Michelin Star French Chef Joel Robuchon Dies

Michelin Star French Chef Joel Robuchon Dies

French celebrity chef Joël Robuchon has passed away at the age of 73, his spokeswoman confirmed to CNN Monday.

Robuchon owned and ran restaurants on three continents and was the world's most Michelin-starred chef, according to his website and his spokeswoman.

Robuchon, who had been suffering with cancer, died in Geneva, Switzerland on Monday morning, according to CNN and the BBC.

Named the "Chef of the Century" in 1989, Robuchon operated a dozen restaurants across three continents. The chef owned restaurants in cities across the world including Paris, Monaco, Hong Kong, Las Vegas, Tokyo, and Bangkok.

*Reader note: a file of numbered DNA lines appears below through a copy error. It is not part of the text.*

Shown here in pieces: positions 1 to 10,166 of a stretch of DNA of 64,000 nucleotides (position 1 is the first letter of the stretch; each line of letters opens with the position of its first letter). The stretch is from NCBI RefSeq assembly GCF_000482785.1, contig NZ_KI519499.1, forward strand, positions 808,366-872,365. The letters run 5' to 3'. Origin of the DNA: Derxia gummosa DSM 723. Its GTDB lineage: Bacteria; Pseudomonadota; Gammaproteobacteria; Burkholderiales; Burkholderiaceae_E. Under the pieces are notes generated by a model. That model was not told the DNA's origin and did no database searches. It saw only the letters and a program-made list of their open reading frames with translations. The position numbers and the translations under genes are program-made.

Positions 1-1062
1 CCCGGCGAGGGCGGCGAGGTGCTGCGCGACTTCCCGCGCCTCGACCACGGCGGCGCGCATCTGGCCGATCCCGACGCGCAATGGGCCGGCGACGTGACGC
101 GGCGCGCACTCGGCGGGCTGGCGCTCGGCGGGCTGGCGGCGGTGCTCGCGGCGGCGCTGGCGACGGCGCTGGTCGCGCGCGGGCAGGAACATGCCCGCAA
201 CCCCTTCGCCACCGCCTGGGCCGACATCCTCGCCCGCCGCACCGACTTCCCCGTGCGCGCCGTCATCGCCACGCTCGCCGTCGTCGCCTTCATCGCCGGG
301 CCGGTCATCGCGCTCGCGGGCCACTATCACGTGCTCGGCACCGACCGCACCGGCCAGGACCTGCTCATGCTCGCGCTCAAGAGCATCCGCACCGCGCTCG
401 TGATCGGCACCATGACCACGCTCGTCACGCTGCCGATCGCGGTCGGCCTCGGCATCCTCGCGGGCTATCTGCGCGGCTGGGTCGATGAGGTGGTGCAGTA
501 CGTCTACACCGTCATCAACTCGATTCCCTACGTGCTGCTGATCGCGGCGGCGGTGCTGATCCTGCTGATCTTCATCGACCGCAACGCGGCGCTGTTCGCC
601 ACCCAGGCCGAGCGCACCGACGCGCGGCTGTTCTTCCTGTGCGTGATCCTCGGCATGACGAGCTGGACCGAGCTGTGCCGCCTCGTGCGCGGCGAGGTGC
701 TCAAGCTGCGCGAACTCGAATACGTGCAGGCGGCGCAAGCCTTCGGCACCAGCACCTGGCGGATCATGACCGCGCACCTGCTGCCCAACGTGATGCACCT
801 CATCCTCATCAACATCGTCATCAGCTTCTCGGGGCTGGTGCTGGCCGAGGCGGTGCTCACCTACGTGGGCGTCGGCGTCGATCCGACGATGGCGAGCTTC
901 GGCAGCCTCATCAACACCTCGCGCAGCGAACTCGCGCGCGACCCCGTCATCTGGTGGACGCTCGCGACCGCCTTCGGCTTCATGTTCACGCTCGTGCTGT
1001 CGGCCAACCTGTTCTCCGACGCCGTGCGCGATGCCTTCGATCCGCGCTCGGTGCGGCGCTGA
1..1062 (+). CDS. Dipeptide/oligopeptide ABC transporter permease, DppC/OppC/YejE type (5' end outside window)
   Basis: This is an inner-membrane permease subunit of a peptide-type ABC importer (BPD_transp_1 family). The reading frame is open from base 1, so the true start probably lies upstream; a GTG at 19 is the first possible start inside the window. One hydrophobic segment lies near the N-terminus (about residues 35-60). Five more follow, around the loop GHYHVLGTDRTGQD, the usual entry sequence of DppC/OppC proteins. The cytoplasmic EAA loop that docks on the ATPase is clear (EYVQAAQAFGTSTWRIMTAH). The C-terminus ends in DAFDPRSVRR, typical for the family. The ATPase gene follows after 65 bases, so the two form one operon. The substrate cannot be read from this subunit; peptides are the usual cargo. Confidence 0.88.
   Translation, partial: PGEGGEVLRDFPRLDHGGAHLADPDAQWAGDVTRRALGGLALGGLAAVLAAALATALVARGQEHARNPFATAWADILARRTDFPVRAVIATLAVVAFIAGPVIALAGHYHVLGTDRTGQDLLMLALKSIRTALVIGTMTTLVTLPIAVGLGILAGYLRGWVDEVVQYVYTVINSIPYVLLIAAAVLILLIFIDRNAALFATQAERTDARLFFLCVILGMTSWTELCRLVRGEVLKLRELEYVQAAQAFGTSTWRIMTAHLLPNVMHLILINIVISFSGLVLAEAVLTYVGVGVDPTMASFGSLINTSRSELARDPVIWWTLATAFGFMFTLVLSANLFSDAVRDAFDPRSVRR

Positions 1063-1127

One of his best-known recipes was for mashed potatoes. At one point during his career he won 31 stars -- more than any other chef.

But cooking was not Robuchon's first and only love, as he apparently once considered entering the priesthood before taking on an apprenticeship and turning his hand to gastronomy.

He first made a name for himself at his Paris restaurant, Jamin, in the early 1980s, and went on to mentor the likes of Gordon Ramsay and Éric Ripert.

By 1987, he had become "Chef of the Year" in France, and two years later he was awarded a rare "Chef of the Century" title by Michelin's rival restaurant guide, Gault Millau.

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